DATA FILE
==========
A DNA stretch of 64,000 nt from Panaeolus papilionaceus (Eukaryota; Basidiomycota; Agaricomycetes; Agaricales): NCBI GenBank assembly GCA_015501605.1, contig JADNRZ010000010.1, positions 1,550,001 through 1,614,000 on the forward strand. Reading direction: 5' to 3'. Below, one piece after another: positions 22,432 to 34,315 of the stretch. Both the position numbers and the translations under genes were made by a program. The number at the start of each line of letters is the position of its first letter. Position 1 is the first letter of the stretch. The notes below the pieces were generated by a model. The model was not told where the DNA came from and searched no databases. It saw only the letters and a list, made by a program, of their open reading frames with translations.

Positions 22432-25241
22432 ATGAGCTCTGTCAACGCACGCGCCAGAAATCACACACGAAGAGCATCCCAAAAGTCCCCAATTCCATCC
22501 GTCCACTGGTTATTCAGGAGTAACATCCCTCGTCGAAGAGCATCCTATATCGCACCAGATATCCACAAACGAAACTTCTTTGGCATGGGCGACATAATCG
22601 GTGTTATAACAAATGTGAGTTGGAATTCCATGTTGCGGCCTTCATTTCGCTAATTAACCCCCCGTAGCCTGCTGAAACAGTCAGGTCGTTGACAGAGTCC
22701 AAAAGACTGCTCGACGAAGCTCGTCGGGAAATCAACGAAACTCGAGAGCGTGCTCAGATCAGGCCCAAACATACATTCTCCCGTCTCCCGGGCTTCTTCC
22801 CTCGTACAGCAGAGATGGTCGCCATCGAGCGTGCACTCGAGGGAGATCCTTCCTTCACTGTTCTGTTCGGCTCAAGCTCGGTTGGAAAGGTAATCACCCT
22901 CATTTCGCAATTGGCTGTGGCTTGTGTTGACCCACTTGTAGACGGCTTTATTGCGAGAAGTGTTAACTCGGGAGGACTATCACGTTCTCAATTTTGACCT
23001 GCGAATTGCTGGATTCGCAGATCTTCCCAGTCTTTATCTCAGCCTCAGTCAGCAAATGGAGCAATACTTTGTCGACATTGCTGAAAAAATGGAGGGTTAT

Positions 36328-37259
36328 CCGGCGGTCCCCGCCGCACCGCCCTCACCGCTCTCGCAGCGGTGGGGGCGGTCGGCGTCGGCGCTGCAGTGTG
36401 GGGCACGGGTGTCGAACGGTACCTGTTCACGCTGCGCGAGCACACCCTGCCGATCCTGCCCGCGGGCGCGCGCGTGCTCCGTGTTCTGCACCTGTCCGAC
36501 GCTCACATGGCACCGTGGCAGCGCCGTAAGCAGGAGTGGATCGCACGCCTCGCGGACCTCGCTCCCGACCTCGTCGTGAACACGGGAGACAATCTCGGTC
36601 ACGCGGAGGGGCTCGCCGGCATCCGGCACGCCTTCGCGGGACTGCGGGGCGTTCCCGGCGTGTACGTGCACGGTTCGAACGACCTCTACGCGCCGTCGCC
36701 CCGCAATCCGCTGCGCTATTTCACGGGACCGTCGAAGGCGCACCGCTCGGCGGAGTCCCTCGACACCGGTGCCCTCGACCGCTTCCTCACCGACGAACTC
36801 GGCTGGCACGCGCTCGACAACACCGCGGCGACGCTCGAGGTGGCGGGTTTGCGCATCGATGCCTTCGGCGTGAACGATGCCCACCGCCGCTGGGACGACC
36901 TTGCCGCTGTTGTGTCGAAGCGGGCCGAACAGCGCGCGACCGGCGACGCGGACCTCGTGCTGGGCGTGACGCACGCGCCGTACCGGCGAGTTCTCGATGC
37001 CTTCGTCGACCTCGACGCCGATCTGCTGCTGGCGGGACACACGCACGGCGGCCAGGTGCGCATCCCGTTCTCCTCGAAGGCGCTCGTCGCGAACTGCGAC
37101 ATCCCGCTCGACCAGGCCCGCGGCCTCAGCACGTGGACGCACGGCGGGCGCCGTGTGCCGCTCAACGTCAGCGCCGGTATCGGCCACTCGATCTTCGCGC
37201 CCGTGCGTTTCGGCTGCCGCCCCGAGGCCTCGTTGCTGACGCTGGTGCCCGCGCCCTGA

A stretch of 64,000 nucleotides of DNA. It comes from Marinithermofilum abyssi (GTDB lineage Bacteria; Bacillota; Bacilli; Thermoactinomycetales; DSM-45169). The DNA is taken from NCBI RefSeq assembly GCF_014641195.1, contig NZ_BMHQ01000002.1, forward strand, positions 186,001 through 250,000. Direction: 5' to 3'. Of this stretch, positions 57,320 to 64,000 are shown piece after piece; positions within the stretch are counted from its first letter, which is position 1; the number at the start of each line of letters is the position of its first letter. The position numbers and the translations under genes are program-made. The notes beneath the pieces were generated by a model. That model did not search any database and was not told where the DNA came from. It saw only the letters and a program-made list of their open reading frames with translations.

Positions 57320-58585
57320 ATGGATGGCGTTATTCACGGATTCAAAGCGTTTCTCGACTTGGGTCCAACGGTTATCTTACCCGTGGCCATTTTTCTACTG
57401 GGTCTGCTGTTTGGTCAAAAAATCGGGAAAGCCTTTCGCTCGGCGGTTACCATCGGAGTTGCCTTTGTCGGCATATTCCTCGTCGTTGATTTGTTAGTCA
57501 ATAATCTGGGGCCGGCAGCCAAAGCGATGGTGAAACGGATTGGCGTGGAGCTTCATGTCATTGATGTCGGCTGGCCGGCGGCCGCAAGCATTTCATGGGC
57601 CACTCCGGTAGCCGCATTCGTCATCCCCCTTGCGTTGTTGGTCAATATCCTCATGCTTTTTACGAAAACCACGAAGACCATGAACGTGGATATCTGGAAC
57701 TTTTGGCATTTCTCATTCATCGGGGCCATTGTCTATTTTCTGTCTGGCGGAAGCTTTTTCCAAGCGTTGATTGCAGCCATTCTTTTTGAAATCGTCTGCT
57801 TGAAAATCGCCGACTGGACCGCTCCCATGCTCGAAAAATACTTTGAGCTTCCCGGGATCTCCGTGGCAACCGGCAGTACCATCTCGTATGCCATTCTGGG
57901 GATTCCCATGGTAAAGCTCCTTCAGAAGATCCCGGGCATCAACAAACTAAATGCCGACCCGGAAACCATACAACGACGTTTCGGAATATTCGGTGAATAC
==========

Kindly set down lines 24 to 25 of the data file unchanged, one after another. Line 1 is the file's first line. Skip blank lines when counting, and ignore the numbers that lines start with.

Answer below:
57401 GGTCTGCTGTTTGGTCAAAAAATCGGGAAAGCCTTTCGCTCGGCGGTTACCATCGGAGTTGCCTTTGTCGGCATATTCCTCGTCGTTGATTTGTTAGTCA
57501 ATAATCTGGGGCCGGCAGCCAAAGCGATGGTGAAACGGATTGGCGTGGAGCTTCATGTCATTGATGTCGGCTGGCCGGCGGCCGCAAGCATTTCATGGGC